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Allen County continues to meet the CDC definition of a high transmission community. With only around 37 percent of the population being vaccinated against COVID-19, the county’s greatest concern is for those who are not. Although the mask mandate ended in the state, a mask advisory has come back to Allen county to help slow down or stop the spread of COVID and its variants. The health department says that the guidelines will be ever-changing as new information continues to develop. 

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The Food and Drug Administration approved the distribution of Pfizer COVID-19 vaccine to adolescents ages 12 to 15. Pfizer was selected due to them applying for emergency authorization, and for them being the most far into clinical trials. While the clinic will offer the Pfizer vaccine to ages 12 to 15, anyone who has not received their vaccine is still welcome to come to the clinic to receive their first dose.

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At-home use of pulse oximeters, devices that estimate blood oxygen levels, has risen during the COVID pandemic. But the FDA alert says multiple factors can affect the accuracy of the readings, including poor circulation, fingernail polish, skin thickness, and skin pigmentation. While the agency did not specifically mention race, past studies have shown the devices were nearly three times more likely to miss hypoxemia in black patients. The FDA says COVID patients should seek immediate care if they have shortness of breath or bluish coloring on their face, lips, or nails.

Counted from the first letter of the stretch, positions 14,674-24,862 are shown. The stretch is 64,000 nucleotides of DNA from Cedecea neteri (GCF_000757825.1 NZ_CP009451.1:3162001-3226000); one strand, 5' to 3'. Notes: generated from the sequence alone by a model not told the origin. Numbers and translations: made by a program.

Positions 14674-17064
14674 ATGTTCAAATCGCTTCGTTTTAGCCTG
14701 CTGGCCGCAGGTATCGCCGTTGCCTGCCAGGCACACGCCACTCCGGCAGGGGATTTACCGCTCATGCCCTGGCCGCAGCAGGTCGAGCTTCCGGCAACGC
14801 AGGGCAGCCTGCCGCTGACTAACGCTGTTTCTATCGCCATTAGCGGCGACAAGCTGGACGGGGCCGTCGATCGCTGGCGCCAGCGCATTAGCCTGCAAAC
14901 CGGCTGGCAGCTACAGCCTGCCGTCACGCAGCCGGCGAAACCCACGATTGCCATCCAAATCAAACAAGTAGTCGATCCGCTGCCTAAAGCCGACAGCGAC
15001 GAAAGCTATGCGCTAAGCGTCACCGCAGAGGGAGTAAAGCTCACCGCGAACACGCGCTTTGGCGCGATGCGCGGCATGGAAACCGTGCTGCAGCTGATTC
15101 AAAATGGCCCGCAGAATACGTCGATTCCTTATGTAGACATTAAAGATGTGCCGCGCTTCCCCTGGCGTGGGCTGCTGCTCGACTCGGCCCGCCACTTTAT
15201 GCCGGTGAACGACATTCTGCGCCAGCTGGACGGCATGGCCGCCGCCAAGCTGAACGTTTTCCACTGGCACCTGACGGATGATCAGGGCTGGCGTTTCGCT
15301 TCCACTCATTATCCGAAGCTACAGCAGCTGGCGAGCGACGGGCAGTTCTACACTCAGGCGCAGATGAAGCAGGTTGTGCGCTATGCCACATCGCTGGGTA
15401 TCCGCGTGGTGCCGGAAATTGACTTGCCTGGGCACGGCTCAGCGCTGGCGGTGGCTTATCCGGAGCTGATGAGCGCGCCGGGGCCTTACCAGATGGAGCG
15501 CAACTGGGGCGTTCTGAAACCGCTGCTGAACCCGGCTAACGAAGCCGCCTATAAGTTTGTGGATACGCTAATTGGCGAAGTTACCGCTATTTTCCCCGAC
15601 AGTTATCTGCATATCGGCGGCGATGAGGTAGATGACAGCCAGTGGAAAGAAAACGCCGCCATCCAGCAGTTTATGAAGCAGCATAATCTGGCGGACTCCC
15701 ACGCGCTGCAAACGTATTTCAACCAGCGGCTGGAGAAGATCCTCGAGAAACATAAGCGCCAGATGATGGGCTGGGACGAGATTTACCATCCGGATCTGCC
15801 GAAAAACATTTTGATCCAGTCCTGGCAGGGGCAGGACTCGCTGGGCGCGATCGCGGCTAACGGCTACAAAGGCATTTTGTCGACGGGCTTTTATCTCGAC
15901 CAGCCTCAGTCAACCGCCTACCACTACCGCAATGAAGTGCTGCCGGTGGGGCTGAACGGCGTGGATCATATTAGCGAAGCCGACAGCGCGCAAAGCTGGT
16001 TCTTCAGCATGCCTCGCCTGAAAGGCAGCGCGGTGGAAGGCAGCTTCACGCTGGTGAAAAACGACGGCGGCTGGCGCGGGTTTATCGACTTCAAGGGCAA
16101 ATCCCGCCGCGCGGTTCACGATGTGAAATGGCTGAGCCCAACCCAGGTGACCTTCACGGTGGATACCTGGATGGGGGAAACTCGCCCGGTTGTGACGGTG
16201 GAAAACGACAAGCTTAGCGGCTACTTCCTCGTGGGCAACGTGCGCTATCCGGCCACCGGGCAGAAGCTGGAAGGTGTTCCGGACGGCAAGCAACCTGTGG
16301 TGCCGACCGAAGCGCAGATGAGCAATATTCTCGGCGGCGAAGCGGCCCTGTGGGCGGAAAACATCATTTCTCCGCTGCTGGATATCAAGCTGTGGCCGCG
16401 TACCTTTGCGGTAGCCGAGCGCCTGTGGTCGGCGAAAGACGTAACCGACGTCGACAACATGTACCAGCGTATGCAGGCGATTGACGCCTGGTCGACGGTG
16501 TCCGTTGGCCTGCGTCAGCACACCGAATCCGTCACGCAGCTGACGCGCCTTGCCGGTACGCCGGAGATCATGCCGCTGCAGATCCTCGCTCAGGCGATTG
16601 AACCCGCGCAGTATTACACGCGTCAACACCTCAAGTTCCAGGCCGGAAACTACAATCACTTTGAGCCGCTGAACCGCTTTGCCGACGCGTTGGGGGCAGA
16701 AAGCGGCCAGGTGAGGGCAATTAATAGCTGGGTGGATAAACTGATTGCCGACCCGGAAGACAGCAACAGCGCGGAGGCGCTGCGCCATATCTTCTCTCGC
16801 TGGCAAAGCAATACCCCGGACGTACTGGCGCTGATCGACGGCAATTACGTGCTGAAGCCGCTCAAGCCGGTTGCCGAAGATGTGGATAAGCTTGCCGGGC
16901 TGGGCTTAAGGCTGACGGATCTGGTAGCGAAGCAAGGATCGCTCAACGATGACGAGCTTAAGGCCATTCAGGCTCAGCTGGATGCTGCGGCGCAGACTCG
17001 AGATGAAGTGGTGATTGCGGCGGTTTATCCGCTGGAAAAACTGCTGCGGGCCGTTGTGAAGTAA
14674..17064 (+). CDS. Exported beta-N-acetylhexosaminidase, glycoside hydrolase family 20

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Ten hospitals in the state have already been identified to receive the first shipments of the COVID-19 vaccine. It could be available as early as December 15th from Pfizer, and December 22nd from Moderna. Both companies are waiting on emergency authorization from the FDA. DeWine says vaccines to smaller counties may also be supplied, with help from the national guard.

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Gov. Mike DeWine announces the creation of a Testing Strike Team to find ways to get Ohio more testing products. The team will be made up of former Ohio governors Richard Celeste and Bob Taft. They'll work with businesses, schools and public health officials to specifically come up with more reagent for testing kits. DeWine said it's in short supply. He said the FDA has approved the use of a new reagent by Thermo Fisher. Most Ohio labs already use their equipment. DeWine said this will greatly increase the state's ability to test, but more must be done.

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The average American throws out nearly a pound of food every day according to the FDA, but there are misconceptions surrounding all those different expiration labels. "Sell by", "Best by", and "Use by", what do they all mean? With the exception of baby formula, there are no federal regulations on date labeling. Often the "Sell by" and "Use by" designations are manufacturers' best guesses about how long their food will taste its freshest.